November 1, 2011
In August, agronomists showed that the historic drought in Texas had caused a stunning $5.3 billion in losses in the agricultural sector. Two months later, even with some rain finally coming to the state, Texas farmers are being crippled by a drought that could stretch beyond next summer.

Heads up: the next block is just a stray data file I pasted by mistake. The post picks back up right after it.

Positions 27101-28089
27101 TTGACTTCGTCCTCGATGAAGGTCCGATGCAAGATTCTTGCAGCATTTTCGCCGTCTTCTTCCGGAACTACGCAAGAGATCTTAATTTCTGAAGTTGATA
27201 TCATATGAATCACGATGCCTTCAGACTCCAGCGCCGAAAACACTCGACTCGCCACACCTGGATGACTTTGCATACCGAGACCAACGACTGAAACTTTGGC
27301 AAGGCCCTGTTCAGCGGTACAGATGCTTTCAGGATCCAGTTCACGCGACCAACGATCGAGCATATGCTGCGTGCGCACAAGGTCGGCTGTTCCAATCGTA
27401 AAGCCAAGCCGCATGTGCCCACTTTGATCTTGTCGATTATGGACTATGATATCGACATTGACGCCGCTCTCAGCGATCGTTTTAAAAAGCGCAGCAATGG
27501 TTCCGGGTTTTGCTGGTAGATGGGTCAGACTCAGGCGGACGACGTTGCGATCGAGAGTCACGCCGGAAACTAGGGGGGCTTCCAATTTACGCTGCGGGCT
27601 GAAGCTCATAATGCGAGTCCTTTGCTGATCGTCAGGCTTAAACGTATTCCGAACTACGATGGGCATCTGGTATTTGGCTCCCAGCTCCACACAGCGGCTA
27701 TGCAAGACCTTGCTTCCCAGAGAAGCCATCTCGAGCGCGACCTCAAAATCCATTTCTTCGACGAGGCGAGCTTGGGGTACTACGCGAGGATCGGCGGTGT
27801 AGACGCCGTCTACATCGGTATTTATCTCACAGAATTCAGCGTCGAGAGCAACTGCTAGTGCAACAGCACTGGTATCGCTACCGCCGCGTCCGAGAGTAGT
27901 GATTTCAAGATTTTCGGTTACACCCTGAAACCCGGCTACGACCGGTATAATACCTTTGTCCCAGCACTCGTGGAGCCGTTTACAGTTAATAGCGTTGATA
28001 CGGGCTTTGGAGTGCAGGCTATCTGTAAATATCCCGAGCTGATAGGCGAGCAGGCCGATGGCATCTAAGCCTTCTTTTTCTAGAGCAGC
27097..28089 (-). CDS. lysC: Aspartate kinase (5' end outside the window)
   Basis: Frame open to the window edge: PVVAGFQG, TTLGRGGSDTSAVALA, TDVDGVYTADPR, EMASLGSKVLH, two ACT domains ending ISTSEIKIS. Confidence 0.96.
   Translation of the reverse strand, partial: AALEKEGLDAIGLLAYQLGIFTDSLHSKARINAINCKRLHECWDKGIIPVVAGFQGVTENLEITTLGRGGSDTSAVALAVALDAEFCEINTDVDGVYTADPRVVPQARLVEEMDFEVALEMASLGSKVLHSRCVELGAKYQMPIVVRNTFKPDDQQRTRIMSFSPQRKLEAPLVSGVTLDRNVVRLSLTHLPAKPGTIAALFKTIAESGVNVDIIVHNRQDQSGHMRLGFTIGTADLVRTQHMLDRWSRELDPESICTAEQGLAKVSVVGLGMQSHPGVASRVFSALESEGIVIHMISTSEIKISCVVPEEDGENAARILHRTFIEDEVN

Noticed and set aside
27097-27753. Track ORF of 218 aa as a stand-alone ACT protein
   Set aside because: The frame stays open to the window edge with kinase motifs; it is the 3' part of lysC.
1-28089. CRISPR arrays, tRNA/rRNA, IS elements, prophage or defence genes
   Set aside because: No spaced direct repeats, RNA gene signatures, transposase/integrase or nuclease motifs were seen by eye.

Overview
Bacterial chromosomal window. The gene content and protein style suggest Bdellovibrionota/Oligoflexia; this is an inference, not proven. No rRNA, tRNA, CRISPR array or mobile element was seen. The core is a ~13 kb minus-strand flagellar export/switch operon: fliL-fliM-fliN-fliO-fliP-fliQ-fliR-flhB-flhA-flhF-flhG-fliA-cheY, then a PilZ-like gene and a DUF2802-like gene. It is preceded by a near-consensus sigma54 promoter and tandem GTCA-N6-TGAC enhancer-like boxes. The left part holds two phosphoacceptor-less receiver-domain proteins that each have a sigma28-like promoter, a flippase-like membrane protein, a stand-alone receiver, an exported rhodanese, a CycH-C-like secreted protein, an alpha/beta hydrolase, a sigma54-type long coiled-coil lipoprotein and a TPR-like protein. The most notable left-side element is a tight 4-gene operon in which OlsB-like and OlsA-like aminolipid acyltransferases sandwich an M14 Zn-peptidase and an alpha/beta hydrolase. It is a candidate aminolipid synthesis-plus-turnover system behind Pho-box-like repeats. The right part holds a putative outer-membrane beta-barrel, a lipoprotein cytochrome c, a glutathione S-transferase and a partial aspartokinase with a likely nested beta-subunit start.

Some of the farthest-reaching effects may be on world cotton markets. Texas produces about 50 percent of U.S. cotton, and the United States in turn grows between 18 and 25 percent of the world’s cotton, according to Darren Hudson, director of the Cotton Economics Research Institute at Texas Tech University. This year, however, yields even from irrigated crops have fallen about 60 percent on the high plains where the bulk of Texas’s cotton crop grows, Mr. Hudson said. Farmers have given up on their “dry-land,” or unirrigated, cotton crops.